The Southwestern Historical Quarterly, Volume 73, July 1969 - April, 1970 Page: 577
others began a program of restoration and today Mission San Fernando is
almost completely restored.
This otherwise fine work is marred by the publisher's error in giving it
two titles. The title on the cover is San Fernando Mission, while the title
page shows Mission San Fernando.
Texas A.&M. University GARLAND E. BAYLISS
Texas Camel Tales. By Chris Emmett. (Austin: Steck-Vaughn Company,
1969. Pp. xx+234. Illustrations, notes, index. $7.95.)
Chris Emmett, whose later biography of Shanghai Pierce won the $1,000ooo
Roberts award, first became known for his interesting Texas Camel Tales,
published in San Antonio in 1932. Long an out-of-print collector's item,
this book is now out in an attractive new format, with added illustrations
and the omission of extraneous material. It relates many anecdotes of
Jefferson Davis' experiment with camel transportation, which began with
the landing of the first shipload of camels in Texas in 1856.
The book recalls the colorful era in which camels commonly were seen
in San Antonio streets and in which the wives of cavalry officers at Camp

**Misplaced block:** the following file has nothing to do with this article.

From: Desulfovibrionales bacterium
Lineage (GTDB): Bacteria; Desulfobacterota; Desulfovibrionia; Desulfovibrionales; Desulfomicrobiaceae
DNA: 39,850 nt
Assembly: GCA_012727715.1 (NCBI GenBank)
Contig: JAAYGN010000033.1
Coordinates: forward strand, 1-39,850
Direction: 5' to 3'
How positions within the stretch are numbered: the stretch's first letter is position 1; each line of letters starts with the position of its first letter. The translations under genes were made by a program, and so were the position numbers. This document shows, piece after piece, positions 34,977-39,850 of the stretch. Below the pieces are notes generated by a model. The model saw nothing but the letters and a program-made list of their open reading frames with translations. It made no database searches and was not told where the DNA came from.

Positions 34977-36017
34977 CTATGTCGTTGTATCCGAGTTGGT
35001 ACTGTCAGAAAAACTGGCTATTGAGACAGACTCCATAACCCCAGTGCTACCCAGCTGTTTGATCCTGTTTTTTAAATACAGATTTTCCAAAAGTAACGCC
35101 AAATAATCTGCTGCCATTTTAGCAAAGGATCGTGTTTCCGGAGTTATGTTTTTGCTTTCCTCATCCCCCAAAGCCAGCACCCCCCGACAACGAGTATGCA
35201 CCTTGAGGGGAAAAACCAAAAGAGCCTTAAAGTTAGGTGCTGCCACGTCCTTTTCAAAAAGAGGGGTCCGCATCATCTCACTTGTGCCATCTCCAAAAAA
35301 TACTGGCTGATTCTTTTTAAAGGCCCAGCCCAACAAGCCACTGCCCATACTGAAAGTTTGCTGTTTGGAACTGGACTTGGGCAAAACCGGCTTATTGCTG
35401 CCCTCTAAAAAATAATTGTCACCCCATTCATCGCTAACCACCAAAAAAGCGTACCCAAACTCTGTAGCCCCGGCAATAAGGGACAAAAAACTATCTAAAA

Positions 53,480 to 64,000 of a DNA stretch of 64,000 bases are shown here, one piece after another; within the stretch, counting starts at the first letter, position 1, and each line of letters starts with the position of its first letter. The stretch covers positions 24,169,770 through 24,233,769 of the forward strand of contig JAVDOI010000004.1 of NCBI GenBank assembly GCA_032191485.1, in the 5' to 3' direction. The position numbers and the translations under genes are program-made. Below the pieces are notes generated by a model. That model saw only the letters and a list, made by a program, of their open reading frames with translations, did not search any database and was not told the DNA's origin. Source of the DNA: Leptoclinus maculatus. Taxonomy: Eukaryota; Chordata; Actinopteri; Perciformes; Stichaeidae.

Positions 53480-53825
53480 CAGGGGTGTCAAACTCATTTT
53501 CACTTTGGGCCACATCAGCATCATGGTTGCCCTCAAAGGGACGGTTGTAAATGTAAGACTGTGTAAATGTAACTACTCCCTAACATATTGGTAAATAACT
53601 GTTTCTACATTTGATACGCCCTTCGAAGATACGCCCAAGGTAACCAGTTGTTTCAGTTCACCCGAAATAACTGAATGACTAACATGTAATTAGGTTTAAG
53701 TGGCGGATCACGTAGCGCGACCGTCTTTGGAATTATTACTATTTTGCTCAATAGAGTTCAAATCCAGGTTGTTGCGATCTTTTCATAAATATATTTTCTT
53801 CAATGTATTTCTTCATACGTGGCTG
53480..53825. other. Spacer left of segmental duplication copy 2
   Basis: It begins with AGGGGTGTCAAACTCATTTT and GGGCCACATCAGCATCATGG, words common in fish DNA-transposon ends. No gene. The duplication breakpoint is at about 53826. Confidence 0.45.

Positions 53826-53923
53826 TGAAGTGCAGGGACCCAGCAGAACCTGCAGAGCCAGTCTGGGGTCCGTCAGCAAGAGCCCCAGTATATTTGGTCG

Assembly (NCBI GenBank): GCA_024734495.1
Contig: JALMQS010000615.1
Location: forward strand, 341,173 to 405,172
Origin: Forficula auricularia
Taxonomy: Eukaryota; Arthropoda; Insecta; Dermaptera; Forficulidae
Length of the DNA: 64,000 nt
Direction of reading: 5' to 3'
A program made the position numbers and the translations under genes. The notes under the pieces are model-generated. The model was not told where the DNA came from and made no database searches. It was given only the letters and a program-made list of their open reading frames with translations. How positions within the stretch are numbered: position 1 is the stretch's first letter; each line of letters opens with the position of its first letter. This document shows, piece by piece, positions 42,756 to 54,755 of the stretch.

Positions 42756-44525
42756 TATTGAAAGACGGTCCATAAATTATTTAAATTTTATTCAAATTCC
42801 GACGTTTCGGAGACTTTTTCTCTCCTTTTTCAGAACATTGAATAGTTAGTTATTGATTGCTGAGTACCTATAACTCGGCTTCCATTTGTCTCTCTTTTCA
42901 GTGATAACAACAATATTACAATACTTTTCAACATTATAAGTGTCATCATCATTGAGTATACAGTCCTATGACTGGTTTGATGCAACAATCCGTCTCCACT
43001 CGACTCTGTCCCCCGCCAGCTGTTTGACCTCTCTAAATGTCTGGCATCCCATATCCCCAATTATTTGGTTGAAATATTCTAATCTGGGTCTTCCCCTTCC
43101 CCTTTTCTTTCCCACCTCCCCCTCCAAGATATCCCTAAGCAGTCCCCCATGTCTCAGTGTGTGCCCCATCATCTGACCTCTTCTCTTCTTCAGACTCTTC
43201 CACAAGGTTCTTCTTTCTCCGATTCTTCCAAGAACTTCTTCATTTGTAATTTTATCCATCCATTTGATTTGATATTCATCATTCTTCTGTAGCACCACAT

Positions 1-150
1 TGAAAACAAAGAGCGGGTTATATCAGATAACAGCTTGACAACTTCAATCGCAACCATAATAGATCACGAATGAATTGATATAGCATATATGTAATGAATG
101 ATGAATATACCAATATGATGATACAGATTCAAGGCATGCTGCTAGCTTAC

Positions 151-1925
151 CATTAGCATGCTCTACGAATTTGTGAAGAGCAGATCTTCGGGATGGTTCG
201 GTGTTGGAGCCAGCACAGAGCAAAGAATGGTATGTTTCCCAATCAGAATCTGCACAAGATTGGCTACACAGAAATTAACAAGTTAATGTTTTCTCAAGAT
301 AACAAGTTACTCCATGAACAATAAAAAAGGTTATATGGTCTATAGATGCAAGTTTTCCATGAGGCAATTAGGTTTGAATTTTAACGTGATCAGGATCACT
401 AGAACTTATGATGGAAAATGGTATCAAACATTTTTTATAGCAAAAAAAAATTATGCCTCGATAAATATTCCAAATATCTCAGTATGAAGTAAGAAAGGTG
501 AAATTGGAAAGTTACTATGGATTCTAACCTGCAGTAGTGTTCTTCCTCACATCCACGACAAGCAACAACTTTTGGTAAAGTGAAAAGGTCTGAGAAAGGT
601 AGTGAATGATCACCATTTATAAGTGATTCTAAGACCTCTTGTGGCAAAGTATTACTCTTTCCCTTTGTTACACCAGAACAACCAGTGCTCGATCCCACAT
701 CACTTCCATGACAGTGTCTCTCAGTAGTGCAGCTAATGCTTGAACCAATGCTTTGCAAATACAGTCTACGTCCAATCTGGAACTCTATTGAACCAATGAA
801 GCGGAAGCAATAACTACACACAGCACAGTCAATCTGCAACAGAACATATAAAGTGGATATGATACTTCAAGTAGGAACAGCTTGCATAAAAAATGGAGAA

Verde sometimes rode camels to church services at Camp Ives, four miles
away. The volume tells of test trips in which camels out-performed mules,
and it records the crumbling of the experiment with the neglect of the
camels by Confederate forces which captured them. The building of west-
ern railroads, of course, kept the camel herd from being revived; but its
story, told engagingly by Emmett, makes a fascinating chapter in Texas
Dallas, Texas WAYNE GARD
A Texan in Search of a Fight. By John C. West. (Waco: Texian Press, 1969.
Introduction by Harold B. Simpson. Pp. 189. $6.50)
First published in 1901, this book consists of a combination of letters,
diary entries, and assorted documents woven together into a single account
of a soldier at war, 1863-1864. The brief introduction to this edition sum-
marizes well the preface and explanatory statement contained in the orig-
inal but adds little new information.
John C. West, a resident of early Waco, provides an account which,
though interesting to read from first to last, is best as he relates his par-
ticipation in the Gettysburg and Chickamauga campaigns. Otherwise the
books is simply a brief look at the camp life of a Confederate soldier and
an intriguing view of the war-torn South as he travelled to and from the
The value of this reprint would have been much greater had someone
provided an index and annotations.
East Texas State University
FRANK H. SMYRL
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Texas State Historical Association. The Southwestern Historical Quarterly, Volume 73, July 1969 - April, 1970, periodical, 1970; Austin, Texas. (texashistory.unt.edu/ark:/67531/metapth117147/m1/623/ocr/: accessed October 21, 2017), University of North Texas Libraries, The Portal to Texas History, texashistory.unt.edu; crediting Texas State Historical Association.